There is good scientific evidence that being low in some vitamins, especially vitamins B12, B6 and folic acid, can reduce fertility. For men, Vitamin E, and the minerals Zinc and Selenium are essential for sperm production and swimming ability.
To ensure that your body has good levels of the essential vitamins and minerals try and include the following in your diet:
- plenty of fibre and low amounts of fat with plenty of complex carbohydrates (brown rice, wholewheat bread – not brown bread, which is dyed). Wholewheat and wheatgerm are good ways to increase vitamin B6 and folic acid levels in your body.
- Cut down on the amount of animal protein (meats) and dairy products you eat every day and try and eat more vegetable protein. Soya protein, nuts and seeds are all excellent sources of vitamins and minerals, with Brazil nuts being the best source of the sperm-boosting mineral selenium.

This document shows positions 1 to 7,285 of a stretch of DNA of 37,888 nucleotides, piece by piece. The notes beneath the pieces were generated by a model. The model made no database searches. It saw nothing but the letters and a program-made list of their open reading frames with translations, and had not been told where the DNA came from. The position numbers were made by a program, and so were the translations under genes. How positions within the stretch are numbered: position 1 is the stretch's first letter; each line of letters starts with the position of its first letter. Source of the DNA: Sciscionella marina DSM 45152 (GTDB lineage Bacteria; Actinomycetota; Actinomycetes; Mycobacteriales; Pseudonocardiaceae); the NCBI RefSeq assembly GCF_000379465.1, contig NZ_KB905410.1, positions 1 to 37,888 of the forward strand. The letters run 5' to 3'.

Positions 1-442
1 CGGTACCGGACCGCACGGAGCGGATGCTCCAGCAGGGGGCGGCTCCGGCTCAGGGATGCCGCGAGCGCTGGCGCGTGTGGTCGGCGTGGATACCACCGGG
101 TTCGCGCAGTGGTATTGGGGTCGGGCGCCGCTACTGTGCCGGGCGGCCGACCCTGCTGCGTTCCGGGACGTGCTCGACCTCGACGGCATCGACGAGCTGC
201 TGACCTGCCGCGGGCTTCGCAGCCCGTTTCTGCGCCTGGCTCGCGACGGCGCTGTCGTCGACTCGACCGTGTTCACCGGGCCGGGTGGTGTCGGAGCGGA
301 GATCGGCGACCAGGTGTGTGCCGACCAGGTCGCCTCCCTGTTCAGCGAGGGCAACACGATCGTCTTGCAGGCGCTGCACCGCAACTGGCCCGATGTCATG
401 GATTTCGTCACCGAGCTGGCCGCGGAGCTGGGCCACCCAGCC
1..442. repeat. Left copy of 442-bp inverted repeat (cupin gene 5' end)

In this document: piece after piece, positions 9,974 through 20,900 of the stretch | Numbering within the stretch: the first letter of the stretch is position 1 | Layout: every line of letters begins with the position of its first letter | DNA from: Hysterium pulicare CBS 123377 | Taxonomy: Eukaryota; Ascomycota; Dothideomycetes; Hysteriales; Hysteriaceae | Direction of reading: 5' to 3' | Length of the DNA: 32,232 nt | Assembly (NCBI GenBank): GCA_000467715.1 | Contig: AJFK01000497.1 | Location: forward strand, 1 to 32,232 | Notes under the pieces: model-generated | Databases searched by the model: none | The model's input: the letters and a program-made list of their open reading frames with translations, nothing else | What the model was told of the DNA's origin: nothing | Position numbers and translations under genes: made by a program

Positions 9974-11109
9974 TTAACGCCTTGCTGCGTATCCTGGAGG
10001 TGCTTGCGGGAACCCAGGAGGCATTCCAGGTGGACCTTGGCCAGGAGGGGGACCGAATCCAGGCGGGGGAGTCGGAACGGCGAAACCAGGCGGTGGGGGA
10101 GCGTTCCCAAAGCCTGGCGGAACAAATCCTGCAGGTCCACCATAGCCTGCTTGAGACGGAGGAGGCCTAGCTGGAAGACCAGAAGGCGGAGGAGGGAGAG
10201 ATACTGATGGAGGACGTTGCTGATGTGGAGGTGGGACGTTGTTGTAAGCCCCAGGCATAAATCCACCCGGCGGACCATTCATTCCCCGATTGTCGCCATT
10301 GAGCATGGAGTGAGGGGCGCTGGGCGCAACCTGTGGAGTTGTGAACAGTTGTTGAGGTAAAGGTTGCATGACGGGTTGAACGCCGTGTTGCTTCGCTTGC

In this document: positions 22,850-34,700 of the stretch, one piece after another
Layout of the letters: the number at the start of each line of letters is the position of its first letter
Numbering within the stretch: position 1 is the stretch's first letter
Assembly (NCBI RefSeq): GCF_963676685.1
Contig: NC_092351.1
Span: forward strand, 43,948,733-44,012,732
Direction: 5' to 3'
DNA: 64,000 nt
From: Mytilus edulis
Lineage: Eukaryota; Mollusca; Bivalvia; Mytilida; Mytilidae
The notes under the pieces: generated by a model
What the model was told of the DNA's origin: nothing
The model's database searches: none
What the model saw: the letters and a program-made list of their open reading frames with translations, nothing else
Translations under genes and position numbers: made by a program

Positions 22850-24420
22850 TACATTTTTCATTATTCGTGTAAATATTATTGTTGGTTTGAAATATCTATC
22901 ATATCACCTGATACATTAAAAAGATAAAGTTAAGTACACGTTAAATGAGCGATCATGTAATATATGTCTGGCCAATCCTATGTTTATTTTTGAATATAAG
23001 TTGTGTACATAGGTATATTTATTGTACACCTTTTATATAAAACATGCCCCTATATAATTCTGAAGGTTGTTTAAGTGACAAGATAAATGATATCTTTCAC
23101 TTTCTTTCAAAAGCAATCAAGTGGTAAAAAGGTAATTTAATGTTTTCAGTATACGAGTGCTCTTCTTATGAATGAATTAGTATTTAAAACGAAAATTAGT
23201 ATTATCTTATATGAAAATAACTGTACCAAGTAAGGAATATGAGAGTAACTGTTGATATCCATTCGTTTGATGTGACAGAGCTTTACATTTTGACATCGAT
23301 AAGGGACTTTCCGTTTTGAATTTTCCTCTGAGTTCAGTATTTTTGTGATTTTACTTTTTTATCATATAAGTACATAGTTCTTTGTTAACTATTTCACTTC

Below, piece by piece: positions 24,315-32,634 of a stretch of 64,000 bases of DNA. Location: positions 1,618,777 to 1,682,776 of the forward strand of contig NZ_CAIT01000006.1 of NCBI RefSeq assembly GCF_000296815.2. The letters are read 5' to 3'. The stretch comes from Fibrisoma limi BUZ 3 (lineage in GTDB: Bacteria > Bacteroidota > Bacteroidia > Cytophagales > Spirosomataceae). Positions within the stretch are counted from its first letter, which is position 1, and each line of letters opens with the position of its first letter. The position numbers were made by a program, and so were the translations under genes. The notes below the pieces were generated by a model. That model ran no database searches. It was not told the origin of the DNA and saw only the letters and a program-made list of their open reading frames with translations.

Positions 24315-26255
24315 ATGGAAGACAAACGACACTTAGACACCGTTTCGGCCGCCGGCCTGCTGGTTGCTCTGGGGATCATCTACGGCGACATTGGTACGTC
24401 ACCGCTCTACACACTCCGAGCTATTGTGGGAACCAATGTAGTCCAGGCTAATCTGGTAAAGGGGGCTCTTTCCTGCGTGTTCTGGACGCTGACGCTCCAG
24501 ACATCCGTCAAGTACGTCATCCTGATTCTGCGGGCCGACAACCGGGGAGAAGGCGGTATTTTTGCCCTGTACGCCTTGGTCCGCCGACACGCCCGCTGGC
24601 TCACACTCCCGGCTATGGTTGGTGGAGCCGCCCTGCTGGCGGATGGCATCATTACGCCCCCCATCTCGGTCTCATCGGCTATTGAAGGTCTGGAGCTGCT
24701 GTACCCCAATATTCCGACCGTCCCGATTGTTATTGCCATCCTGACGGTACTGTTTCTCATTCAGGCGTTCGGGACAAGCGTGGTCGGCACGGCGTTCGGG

- Eat oily fish at least twice a week, or take a fish oils supplement daily. Both white fish and oily fish contain good amounts of Vitamin B12.
- Eat more fruit and vegetables (at least five portions a day). Citrus fruits contain plenty of folic acid and bananas are a great source of vitamin B6.
- Reduce your sugar and salt intake.
- Drink plenty of water.
What about a multivitamin supplement?
We recommend everyone in our clinic takes a good quality multivitamin and mineral supplement daily. This is because even though your diet might be healthy sometimes the soil in our environment is low in the essential minerals (especially zinc and selenium) meaning our diet cannot provide us with enough of these compounds. However be careful not to take excessive levels of any one mineral or vitamin– because more is not always better and the body can get a toxic build up.
How helpful are herbal treatments for getting pregnant?
There is no scientific evidence that herbs are helpful except in the case of Vitex agnus castus (chaste tree) which can reduce high prolactin levels and so may be effective in some types of fertility problems. Vitex agnus castus is in general a safe herb, causing only mild intestinal upsets and occasionally skin rashes, but please note – Vitex agnus castus should not be used in pregnancy, and it should not be used in combination with conventional fertility treatments, as it can cause ovarian hyperstimulation syndrome in women undergoing in vitro fertilisation (IVF).